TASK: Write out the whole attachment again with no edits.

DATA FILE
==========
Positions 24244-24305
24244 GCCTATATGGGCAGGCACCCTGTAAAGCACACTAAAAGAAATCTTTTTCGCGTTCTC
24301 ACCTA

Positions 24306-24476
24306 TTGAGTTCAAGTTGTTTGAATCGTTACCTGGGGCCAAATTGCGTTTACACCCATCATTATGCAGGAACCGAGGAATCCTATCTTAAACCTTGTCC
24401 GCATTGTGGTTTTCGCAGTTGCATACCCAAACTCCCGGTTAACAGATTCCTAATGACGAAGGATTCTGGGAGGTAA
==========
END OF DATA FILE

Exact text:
Positions 24244-24305
24244 GCCTATATGGGCAGGCACCCTGTAAAGCACACTAAAAGAAATCTTTTTCGCGTTCTC
24301 ACCTA

Positions 24306-24476
24306 TTGAGTTCAAGTTGTTTGAATCGTTACCTGGGGCCAAATTGCGTTTACACCCATCATTATGCAGGAACCGAGGAATCCTATCTTAAACCTTGTCC
24401 GCATTGTGGTTTTCGCAGTTGCATACCCAAACTCCCGGTTAACAGATTCCTAATGACGAAGGATTCTGGGAGGTAA